But when city But when a city lives in denial of the myriad cultures that reside in it, the hegemony of one cultural discourse can weigh heavily on efforts to make us all effective, empowered and dignified citizens of the city and isolate us from the contemporary world or South Africa, the continent and the world. The irony of this denial is enhanced when one considers that many European cities to which cape town aspires or competes with have embraced diversity and have no discomfort with avant-garde architecture residing side by side with the ancient. Architecture in these progressive and often ancient cities is used as a tool to reflect the current status of a society and what is aspires to achieve. Public buildings should be at the forefront of supporting this dialogue with the broader public, for when our architecture becomes merely a utilitarian exercise our humanity suffers; why should our buildings be mere shelters when they can inspire whole nations to better themselves? Inspiration is the key driver of innovation and with it economic and social progress.
We have yet to fully evolve out We have yet to fully evolve out of the fascism of our brutal past, and the austerity of our current times has forced us to imagine ourselves as not needing of architecture, beauty and inspiration but only utility in our lives. The tragedy is that we need inspiration more than ever, precisely because our democracy is still evolving and our common identity as a people is held by the fragile strings of sport, and passports, and arguably little else. Our history of segregation has robbed us of the ‘true commons,’ and we as urbane people are unaccustomed to culture being expressed in a public manner and we are learning how to live as urban citizens enjoying the rights of the city. We hold our traditions fiercely behind closed doors, and yet treat our cities and public spaces as a realm divorced from who are, and let fear drive our choices about the types of activities that should be in our streets, what is appropriate architecture and public behaviour. This is not to advocate urban anarchy, but to recognise that cities are complex and ever evolving; the most vibrant cities engage with the tension of tomorrow creatively and encourage innovation wherever possible.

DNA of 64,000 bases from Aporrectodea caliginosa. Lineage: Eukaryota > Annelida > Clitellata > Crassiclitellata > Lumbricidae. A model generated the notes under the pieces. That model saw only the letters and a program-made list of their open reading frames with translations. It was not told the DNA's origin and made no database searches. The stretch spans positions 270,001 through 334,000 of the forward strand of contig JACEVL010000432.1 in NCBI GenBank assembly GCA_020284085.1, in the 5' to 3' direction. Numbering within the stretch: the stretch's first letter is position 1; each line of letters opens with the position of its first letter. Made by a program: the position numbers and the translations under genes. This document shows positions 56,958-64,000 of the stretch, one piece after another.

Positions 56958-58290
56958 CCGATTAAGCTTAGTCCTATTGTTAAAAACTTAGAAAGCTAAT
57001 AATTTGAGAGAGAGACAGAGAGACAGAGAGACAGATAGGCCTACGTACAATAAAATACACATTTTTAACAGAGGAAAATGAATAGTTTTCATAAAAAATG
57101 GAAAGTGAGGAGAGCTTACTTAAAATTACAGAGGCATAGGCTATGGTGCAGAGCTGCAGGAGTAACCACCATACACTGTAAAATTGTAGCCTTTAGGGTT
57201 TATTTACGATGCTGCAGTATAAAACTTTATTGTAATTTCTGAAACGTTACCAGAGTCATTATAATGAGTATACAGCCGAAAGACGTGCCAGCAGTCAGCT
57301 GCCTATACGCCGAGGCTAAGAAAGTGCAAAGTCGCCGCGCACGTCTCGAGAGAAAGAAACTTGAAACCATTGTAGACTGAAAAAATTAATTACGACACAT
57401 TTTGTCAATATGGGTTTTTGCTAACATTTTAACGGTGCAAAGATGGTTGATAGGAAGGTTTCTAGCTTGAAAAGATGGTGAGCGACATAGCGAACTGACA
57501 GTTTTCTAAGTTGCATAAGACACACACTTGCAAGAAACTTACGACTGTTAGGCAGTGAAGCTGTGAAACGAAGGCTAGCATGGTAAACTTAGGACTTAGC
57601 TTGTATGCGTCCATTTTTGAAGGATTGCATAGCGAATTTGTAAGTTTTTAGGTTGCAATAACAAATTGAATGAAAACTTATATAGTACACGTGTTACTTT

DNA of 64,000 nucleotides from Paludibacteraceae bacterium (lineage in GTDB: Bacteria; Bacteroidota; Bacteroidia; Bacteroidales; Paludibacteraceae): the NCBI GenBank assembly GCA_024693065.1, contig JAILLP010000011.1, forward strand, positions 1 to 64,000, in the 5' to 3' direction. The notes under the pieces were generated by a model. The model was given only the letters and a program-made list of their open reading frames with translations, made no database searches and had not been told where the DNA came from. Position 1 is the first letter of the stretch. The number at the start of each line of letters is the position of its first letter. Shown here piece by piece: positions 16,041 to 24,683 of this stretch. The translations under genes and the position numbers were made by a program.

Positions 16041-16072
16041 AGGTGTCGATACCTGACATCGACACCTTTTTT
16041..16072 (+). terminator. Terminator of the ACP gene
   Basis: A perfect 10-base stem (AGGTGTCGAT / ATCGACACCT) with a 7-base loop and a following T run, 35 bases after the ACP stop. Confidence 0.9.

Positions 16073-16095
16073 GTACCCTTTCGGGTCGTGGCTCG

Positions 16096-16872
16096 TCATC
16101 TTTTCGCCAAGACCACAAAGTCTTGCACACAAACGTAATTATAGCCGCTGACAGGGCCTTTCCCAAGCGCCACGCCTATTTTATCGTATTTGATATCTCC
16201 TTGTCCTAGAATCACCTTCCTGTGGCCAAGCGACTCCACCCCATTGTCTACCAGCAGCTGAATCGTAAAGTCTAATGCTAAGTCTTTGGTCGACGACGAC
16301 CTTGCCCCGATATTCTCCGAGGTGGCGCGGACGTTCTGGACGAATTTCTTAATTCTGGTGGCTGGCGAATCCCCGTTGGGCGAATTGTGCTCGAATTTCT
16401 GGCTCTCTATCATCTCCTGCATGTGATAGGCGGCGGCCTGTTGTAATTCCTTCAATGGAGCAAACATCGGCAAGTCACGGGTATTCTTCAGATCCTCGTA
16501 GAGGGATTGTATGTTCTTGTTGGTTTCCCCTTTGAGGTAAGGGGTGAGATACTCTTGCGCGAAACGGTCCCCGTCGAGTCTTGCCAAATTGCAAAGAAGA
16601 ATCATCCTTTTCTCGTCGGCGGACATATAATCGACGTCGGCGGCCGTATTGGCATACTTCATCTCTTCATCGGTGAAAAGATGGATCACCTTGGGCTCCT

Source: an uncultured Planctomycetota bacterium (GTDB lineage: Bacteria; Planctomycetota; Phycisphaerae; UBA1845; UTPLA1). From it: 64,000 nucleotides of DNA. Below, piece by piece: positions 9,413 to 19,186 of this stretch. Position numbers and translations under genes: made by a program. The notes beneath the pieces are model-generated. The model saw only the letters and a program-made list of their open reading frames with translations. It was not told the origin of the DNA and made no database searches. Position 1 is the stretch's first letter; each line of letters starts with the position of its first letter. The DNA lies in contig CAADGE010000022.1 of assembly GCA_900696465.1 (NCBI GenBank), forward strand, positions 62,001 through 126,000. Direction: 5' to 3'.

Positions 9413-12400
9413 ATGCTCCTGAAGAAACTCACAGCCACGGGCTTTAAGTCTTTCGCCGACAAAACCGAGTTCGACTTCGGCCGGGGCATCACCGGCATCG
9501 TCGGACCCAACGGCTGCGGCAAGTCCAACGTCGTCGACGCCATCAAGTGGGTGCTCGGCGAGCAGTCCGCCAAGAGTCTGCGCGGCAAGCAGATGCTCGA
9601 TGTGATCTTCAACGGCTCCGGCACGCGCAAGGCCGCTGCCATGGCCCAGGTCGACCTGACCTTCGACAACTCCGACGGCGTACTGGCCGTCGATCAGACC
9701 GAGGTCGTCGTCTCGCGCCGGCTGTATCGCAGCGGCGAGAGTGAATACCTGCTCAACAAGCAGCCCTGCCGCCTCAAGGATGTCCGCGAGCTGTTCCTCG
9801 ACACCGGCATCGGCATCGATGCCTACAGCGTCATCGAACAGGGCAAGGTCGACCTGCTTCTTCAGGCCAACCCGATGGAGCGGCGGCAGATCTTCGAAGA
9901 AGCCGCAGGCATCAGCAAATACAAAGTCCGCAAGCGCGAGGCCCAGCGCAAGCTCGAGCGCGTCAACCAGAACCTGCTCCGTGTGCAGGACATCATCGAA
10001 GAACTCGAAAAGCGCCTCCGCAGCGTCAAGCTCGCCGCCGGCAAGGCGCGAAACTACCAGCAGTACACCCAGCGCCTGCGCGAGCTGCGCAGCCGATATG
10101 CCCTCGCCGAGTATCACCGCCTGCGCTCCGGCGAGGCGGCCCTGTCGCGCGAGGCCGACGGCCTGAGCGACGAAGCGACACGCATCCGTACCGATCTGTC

We have a right to a fully functioning, safe and pleasant, city, but more than that, we all have a right to be inspired by our public architecture new and old, and that is the core foundation of sustainable civic pride. Our pride should be based on what we are doing today to make a better tomorrow, not merely the preservation of a particular epoch or mode of being at the expense of others. If we truly believe in ourselves we need not fear tomorrow.
Mokena Makeka directs Makeka Design Lab, a laboratory practice that designs innovative urban, architectural, cultural and installation solutions. He graduated with a degree in Architecture in 1998. Makeka was selected as one of the Ordos100 architects; sits on the World Economic Forum Global Agenda Council for Design; and on the boards of various private and public institutions. He is a two-time recipient of the CIA Award of Merit and a 2010 nominee for the Johnnie Walker Celebrating Strides Awards in Design. Makeka’s vision is to create a sound African aesthetic that serves the public and clients, bringing dignity and grace to the built environment.